Besides aiding their fellow men through connection in storytelling, BMS offers resources that help with employment, housing, homeless prevention, mentoring and peer support and training for presentation and public speaking.

Alongside these resources and mentoring, they make sure to do their part in advocating and assertively addressing other issues within their communities that have a direct impact on the African American community.

Black Men Speak is located in Oakland at 303 Hegenberger Road in Suite 210. Hours are Monday through Friday 10 a.m. to 5 p.m. Call 510-969-5086 or email 1blackmenspeak@gmail.com.

 

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Activism

Jasmine Market Encourage Unity in Marin City

During the event, Jong Lee, Caitilin Damacion, and Tammy Lai discussed how to raise the awareness of the various ethnic groups to each other in Marin City. A mobile clinic provided free COVID-19 vaccines.

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Top: The Jasmine Market at the St. Andrew Presbyterian Church. Bottom: Jong Lee, Caitilin Damacion, Tammy Lai (Photos by Godfrey Lee)

The First Marin City’s Jasmine Market was an inclusive, outdoor market celebrating Asian joy and intercultural solidarity in honor of Asian American Pacific Islander (AAPI) Heritage Month in May.

It was hosted by the Marin City Community Development Corporation (MCCDC) and was held at the St. Andrew Presbyterian Church in Marin City on May 28, 2021.

A Marin City Librarian read an AAPI story. Sammy Brionnes gave a musical performance. Natalie Nong performed a Spoken Word poem.

During the event, Jong Lee, Caitilin Damacion, and Tammy Lai discussed how to raise the awareness of the various ethnic groups to each other in Marin City. A mobile clinic provided free COVID-19 vaccines.

Lee is the director of Women’s Rights and Peace Bay Area, and a board member for the Asian American Alliance of Marin. She is involved in advocating for ethnic studies in the Marin County School District and is working to spread awareness of the “comfort women” from Korea and other Asian nations. These women were forced to serve as sexual slaves for Japanese soldiers during WWII.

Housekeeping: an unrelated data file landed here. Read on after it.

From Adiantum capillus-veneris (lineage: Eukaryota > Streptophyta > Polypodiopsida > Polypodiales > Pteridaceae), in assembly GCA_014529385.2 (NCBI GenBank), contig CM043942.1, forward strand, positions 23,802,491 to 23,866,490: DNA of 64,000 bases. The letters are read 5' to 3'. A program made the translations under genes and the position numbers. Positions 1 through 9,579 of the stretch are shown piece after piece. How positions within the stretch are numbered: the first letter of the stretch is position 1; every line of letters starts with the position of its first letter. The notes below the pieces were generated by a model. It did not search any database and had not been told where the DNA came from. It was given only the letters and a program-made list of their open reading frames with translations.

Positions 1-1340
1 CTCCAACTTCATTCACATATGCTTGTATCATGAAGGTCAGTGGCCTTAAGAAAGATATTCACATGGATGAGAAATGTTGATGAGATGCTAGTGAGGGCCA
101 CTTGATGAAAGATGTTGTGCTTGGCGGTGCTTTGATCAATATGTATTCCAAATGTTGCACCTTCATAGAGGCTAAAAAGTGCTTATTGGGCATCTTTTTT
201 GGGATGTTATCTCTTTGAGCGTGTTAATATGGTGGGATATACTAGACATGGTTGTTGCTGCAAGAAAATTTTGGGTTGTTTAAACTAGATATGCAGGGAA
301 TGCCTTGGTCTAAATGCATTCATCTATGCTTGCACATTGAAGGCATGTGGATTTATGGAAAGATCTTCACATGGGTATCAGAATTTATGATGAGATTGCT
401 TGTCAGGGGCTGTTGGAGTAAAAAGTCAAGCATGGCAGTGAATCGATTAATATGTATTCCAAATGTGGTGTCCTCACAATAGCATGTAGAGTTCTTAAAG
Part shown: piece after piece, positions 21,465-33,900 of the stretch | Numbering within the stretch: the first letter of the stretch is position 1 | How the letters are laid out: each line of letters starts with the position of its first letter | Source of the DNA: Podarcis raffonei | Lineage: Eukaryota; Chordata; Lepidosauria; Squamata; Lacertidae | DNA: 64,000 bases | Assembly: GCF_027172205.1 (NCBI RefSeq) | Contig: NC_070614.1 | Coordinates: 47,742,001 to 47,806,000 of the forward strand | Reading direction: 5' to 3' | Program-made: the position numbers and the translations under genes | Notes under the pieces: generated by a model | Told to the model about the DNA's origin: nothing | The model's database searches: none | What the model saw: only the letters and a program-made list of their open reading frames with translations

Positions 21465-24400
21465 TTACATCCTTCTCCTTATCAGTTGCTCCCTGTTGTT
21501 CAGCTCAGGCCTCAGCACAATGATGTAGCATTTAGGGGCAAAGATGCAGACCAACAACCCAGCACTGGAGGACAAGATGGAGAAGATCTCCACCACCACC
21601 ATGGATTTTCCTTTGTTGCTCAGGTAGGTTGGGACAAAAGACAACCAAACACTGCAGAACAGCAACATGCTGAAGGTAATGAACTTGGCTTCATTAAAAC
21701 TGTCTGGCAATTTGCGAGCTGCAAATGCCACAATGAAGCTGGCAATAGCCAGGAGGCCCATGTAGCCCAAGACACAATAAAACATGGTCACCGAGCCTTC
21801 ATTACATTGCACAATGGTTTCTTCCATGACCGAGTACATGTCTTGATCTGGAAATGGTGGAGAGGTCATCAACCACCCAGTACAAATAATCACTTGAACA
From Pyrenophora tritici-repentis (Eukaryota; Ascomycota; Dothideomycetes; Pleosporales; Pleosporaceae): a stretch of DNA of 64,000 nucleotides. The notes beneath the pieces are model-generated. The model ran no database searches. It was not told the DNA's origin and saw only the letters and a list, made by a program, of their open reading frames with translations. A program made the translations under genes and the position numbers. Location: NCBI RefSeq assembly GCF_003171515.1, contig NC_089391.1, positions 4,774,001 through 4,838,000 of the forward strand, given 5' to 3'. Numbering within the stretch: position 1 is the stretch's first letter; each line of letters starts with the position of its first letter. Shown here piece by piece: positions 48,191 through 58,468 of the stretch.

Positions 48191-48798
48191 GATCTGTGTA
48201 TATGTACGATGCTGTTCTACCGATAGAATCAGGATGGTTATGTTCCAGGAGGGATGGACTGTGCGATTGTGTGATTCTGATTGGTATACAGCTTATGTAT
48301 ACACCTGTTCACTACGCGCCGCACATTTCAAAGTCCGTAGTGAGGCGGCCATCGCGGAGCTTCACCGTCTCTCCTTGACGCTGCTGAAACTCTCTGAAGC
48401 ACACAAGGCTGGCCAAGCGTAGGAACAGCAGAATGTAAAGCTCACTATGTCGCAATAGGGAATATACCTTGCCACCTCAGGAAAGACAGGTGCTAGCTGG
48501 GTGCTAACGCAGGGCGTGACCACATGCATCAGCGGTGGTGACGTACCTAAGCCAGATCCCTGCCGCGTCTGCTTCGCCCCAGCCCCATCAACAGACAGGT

Tammy Lai is the CEO at Foundation for Justice and Peace (jpf.world).

Damacion, who lives in the East Bay, is the Micro-Enterprise Program Manager at the MCCDC.

During the discussion, Lee says that God created people in his image. We need to treat people in the image of God.

Lee really wants to see Asians, especially women, integrate with the other minorities, such as Koreans, who can become culturally isolated, and spoke to the need to bridge and understand other ethnic groups. “We need to step forward to meet each other halfway, and to reach out to understand each other,” Lee said.

Lai says that we have this opportunity, as we question ourselves in this cultural landscape, to build bridges. Communities become healthier when its members take one step toward one another to understand, listen and to build something better together.

Damacion, who is Filipino and mixed-raced, feels very strongly about building connections that are positive and beneficial to a community. Through her work with the MCCDC, she will work to advance diversity in Marin City, and will shed a light on the beauty she sees in Marin City and how people in the community took care of each other for generations.

Lai’s family immigrated from China to America after the Chinese Exclusion Act was passed in 1882. Her family history has brought her a deeper awareness of her identity. It becomes important to carry these conversations forward and share them with others.

“We all have our stories and should be open to tell them. There is nothing new under human history so we should learn to share them. You become much closer to each other,” says Lee.

For more information, go to www.marincitycdc.org/jasmine-market

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Bay Area

Vice Mayor: Business Group Wants to Buy Coliseum, Attract WNBA Team

The group will provide additional details of its effort at a news conference at 11:00 a.m. Friday at a site to be determined.

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Oakland Vice Mayor Rebecca Kaplan.

Oakland Vice Mayor Rebecca Kaplan said a local business group has made serious inroads to buy the city’s 50% stake in the Oakland Coliseum complex and to bring a WNBA team to the city.
Kaplan’s office shared a news release Monday about the effort by the African American Sports and Entertainment Group.

Kaplan said the group is in negotiations with the Oakland-Alameda Joint Powers Authority, has submitted a formal proposal to WNBA officials, and has submitted a term sheet to the city, which the City Council’s rules committee recently voted to advance to the full council for a vote.

The group will provide additional details of its effort at a news conference at 11:00 a.m. Friday at a site to be determined.

“I am pleased that there is such great interest in doing an important development at the Oakland Coliseum that will provide jobs, revenue and community positivity,” Kaplan said. “My goal is to help this process move forward before the summer recess.”

Kaplan said the group has the backing of more than 30 community groups of faith-based institutions, labor organizations, civic leaders, and job development organizations. She did not name the groups